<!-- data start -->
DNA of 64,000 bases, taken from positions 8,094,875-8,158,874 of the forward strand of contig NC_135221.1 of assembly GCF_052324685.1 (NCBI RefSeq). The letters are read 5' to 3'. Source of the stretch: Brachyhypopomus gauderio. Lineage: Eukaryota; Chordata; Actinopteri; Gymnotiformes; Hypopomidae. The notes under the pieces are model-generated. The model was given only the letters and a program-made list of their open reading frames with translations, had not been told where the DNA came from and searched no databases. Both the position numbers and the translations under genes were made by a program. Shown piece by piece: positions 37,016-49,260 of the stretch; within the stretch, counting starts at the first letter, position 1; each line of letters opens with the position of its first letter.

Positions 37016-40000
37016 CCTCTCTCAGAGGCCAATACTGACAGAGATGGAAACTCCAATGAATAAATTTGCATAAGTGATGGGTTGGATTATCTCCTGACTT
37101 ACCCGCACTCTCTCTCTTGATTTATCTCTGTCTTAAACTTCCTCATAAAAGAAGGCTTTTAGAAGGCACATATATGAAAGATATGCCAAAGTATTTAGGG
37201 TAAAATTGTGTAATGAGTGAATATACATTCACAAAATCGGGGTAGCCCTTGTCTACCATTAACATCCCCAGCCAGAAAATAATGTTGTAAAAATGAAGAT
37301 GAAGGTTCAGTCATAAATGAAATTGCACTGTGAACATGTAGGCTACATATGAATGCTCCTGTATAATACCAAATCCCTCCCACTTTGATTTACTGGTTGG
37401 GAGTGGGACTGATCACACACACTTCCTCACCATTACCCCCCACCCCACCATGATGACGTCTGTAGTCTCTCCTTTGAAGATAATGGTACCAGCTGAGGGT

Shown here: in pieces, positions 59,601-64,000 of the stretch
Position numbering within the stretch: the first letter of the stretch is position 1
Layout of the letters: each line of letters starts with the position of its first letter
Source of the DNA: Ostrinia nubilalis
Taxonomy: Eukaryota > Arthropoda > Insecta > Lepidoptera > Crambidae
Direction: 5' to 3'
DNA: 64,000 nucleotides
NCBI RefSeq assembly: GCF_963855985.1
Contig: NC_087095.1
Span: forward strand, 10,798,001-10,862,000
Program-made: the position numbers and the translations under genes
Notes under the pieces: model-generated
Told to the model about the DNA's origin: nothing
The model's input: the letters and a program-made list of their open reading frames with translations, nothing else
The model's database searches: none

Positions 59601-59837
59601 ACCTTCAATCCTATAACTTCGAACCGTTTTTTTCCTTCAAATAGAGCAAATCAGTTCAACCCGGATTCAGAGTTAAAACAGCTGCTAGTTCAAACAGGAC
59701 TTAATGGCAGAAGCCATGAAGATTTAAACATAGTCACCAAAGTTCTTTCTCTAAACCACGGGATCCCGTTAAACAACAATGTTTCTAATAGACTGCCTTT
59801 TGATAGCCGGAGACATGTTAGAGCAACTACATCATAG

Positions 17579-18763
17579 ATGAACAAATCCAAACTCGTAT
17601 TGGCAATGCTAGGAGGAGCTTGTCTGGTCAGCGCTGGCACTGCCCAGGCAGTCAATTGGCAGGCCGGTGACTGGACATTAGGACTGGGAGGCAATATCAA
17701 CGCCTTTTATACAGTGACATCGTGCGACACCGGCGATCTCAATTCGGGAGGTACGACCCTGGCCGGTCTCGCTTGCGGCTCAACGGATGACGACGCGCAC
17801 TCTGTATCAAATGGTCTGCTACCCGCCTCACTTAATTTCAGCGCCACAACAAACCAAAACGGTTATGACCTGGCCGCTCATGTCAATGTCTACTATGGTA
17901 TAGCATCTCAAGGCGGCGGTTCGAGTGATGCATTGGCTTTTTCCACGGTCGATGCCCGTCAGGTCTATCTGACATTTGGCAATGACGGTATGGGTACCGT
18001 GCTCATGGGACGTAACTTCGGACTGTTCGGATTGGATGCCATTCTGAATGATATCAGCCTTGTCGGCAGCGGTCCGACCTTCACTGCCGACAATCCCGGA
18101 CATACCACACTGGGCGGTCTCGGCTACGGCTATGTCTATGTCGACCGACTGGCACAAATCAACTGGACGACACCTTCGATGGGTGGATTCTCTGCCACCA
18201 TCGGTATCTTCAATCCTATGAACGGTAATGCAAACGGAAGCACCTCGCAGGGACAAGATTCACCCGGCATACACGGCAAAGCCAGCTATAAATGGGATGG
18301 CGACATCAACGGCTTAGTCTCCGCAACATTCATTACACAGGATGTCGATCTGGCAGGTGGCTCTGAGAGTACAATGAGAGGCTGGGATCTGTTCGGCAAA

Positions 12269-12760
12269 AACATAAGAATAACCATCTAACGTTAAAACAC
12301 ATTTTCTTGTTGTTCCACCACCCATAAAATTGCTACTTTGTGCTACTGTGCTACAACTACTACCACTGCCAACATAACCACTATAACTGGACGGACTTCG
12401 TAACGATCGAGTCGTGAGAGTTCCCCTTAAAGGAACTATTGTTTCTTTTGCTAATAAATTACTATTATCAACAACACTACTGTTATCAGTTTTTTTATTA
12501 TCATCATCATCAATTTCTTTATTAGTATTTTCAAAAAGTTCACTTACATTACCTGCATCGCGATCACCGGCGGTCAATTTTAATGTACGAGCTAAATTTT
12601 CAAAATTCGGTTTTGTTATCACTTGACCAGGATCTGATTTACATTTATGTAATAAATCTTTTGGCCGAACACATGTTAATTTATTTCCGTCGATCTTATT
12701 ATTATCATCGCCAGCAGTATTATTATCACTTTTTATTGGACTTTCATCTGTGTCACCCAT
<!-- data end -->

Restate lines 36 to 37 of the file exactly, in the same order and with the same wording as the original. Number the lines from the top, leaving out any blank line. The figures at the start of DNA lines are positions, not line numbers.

18301 CGACATCAACGGCTTAGTCTCCGCAACATTCATTACACAGGATGTCGATCTGGCAGGTGGCTCTGAGAGTACAATGAGAGGCTGGGATCTGTTCGGCAAA

Positions 12269-12760